What Are You Playing Wednesday

Happy New Year spelled out using red letter blocks.

Happy New Year spelled out using red letter blocks.

It is time for the first What Are You Playing Wednesday of 2013. So, let’s ask our regular questions:

  • What games are you playing this week?
  • Would you recommend those games to other Border House readers?
  • What games have you ranting?
  • Are any of those games listed ones that you want to see covered on the site?

I would also like to add:

  • Are there any games you would recommend that are still on sale at Steam while their sale continues for a few more days, or at any other sales going on during this New Year?

 

I spent a fair portion of my vacation dealing with home owner’s issues and damage in my house due to ice dams after a bad winter storm. The industrial strength dehumidifiers and blowers are still in my house, causing a lot of noise but hopefully preventing more damage. That meant I spent most of my time stressing about that rather than actively enjoying video games. But I did get in a fair amount of time in World of Warcraft and I started To The Moon.

So, what have you all been playing?

 

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71 Responses to What Are You Playing Wednesday

  1. Terry says:

    I am playing Assassin’s Creed 3 (360) and Infinite Space (DS). I really like AC3 (it ate yesterday), but Red Dead Redemption’s open world felt richer. Infinite Space is a lot of fun — the space battles have a nice rhythm to them, but I’m still early into it.

  2. The Humble Bundle 7 is still available until 5pm EST today! And the average is still below $7 so it’s still a really good deal. The bundle includes Binding of Isaac and Indie Game: The Movie, which isn’t a game but which fits for obvious reasons :)

    http://www.humblebundle.com/

  3. Kimiko says:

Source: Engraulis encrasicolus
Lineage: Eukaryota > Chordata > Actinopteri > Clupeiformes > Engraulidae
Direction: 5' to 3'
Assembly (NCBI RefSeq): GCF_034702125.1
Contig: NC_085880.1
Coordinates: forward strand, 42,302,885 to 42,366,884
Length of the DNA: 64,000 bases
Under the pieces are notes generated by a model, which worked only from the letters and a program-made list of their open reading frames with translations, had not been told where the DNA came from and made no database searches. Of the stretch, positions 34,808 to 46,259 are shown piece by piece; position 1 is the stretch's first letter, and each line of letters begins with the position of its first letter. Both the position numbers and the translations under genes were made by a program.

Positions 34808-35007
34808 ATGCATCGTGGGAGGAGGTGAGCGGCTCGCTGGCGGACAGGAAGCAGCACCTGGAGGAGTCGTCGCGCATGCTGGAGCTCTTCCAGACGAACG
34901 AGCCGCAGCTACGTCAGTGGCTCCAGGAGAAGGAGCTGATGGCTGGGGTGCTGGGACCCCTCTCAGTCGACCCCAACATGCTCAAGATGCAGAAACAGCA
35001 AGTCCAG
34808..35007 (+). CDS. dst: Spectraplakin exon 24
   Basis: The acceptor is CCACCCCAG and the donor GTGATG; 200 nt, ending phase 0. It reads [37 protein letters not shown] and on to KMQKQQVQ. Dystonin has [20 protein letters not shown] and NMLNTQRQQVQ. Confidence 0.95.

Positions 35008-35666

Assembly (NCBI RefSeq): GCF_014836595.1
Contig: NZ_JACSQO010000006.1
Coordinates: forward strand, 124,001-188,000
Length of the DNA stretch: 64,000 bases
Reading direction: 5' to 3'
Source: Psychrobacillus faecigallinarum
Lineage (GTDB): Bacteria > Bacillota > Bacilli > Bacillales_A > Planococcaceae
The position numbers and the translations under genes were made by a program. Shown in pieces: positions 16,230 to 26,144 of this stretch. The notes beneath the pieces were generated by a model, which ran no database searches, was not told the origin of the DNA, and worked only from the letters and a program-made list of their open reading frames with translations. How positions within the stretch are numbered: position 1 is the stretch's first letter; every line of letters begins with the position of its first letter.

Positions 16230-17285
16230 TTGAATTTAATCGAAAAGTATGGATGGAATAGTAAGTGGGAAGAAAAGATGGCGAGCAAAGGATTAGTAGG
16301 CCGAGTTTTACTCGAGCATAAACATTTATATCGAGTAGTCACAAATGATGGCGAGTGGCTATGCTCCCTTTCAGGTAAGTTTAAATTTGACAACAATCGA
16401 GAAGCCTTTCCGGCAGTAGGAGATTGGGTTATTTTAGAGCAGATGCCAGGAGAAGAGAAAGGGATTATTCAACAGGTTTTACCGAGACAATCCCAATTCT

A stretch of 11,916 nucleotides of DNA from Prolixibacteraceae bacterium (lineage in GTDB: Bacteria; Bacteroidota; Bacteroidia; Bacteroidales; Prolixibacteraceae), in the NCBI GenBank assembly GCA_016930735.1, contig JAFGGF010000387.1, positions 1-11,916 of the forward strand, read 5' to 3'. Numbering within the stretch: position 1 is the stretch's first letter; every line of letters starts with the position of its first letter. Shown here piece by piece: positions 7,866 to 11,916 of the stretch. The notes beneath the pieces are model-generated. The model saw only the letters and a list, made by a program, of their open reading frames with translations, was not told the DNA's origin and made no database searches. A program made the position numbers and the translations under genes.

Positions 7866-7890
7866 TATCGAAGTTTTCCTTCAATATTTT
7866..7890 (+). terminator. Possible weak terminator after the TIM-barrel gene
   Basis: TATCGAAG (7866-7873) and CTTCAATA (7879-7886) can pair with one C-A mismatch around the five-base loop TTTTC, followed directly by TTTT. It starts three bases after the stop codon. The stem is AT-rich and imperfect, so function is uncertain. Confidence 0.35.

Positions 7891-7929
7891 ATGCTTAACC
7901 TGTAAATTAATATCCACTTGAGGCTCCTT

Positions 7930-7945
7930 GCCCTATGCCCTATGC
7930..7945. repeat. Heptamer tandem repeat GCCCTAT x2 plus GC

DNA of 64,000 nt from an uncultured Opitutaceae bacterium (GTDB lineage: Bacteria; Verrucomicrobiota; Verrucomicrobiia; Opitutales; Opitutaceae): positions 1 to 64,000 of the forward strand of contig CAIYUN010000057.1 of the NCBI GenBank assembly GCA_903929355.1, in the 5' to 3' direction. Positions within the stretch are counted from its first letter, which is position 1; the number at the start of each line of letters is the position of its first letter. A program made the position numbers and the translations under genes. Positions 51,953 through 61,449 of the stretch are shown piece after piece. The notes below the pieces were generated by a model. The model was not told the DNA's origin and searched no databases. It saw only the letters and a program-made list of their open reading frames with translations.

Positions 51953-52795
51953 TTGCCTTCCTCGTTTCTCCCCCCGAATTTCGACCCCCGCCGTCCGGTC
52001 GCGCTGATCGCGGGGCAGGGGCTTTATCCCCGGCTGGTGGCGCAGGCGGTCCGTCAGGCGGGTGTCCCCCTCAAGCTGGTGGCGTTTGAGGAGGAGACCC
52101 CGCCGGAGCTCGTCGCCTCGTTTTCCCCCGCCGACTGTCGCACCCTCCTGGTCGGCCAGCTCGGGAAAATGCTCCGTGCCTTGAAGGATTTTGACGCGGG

Happy new 2013, TBH! :)

    I’m about to finish Phantasy Star II from the Sega MegaDrive Collection (PSP) on my Vita. Yes, it took me two weeks to play this game, because it requires so much grinding. There are two more Phantasy Star games in the collection. I’ll have to see if the later games in the franchise can be played emulated for the single player story or if they’re lost forever because of server shutdown.

    I played a little bit more of Science Girls! on the PC, but got stuck on the alien planet with no clear way forward and plant monsters chipping away at my meager health. I’ve looked up how to continue, but haven’t played more yet.

    A game character that I thought might be interesting for TBH readers is Giana from the Giana Sisters games. Her latest incarnation is in Twisted Dreams. Punk Giana is so cool :) The game looks a little too hard/platformy for me, but I’ve bought the groovy soundtrack.
    http://www.project-giana.com/

    And speaking of rockin’ soundtracks, I just came across a little game called Super Hexagon. That too is waay too hectic for me to even consider playing, but I’ve discovered another favorite artist :)
    http://superhexagon.com/

    • Korva says:

      I played Giana Sisters waaay back on the C64, and hearing the new game’s soundtrack brought an instant rush of nostalgia and memory though my conscious mind had long since forgotten what the original game’s music had been like. That was rather an awesome feeling. ;) Twisted Dreams is on my wish list, but I haven’t picked it yet up because platformers aren’t really my thing these days anymore. Still, nostalgia can be powerful …

      Two dear friends gave me a copy of FTL, which I finished once (on easy) and had a good time with. The final boss very nearly kicked my butt, it was pretty much down to whose weapons would come off cooldown first to deliver the final salvo — I really didn’t expect to live through that, so the very close victory was doubly sweet. Overall, FTL has a definite “just one more jump” aspect to it.